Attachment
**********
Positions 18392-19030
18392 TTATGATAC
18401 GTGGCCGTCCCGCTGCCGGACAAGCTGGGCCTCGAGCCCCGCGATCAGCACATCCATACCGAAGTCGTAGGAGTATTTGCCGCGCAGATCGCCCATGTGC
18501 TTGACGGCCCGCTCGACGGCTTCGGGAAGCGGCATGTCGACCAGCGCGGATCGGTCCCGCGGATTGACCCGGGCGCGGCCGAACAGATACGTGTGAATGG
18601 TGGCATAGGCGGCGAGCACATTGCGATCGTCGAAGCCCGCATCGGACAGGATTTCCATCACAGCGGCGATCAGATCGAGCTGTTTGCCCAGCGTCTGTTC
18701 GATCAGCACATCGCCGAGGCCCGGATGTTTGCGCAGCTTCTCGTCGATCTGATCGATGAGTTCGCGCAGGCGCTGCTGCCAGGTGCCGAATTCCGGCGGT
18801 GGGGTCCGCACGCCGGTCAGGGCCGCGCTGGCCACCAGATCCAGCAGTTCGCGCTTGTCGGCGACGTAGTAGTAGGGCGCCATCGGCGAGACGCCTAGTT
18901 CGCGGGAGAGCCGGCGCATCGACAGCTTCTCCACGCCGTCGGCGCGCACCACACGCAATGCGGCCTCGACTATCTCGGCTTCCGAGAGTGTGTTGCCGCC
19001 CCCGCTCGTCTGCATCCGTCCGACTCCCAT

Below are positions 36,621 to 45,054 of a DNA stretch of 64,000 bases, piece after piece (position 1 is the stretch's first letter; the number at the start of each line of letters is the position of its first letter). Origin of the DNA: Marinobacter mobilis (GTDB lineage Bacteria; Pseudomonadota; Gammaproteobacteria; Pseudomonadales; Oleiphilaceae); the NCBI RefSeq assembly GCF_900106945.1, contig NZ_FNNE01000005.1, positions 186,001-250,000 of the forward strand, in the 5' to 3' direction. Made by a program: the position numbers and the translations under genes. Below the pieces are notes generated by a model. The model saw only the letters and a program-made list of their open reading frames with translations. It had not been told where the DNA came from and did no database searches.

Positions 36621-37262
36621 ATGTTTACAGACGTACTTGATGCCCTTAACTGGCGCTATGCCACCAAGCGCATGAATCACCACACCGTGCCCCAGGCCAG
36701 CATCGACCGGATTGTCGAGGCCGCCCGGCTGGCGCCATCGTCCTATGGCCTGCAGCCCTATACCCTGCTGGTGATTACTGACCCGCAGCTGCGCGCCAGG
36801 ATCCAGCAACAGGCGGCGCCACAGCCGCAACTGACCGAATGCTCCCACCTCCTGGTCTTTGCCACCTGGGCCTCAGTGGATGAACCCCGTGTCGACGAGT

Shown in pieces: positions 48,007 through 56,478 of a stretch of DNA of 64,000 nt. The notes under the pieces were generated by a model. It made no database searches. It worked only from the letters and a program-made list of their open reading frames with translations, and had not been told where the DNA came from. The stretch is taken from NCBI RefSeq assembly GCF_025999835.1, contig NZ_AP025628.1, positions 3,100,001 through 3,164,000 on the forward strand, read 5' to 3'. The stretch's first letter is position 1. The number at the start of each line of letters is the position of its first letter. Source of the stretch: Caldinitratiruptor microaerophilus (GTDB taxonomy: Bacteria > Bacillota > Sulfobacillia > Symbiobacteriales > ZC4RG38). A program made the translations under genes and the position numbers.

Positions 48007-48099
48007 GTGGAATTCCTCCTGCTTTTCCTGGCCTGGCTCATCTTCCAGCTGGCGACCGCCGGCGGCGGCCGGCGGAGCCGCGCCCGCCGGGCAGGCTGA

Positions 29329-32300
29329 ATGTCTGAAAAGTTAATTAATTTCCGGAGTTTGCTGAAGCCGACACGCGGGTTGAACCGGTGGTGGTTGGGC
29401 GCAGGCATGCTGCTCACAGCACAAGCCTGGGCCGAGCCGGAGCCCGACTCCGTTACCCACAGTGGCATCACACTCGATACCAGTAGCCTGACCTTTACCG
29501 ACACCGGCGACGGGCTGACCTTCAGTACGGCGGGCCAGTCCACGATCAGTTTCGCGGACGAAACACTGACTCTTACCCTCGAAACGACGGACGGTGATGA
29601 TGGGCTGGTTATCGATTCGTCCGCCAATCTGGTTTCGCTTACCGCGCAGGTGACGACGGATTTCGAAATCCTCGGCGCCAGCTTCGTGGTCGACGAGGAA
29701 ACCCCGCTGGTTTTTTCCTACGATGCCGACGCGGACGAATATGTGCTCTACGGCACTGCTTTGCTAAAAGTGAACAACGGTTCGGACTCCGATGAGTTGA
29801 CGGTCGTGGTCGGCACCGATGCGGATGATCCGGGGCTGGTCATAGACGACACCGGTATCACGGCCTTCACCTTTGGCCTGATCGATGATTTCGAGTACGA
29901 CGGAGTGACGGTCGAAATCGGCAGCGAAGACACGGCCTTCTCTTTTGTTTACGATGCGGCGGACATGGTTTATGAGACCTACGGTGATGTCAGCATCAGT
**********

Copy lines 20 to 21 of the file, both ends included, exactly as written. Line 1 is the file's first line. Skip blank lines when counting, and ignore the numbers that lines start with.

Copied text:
29401 GCAGGCATGCTGCTCACAGCACAAGCCTGGGCCGAGCCGGAGCCCGACTCCGTTACCCACAGTGGCATCACACTCGATACCAGTAGCCTGACCTTTACCG
29501 ACACCGGCGACGGGCTGACCTTCAGTACGGCGGGCCAGTCCACGATCAGTTTCGCGGACGAAACACTGACTCTTACCCTCGAAACGACGGACGGTGATGA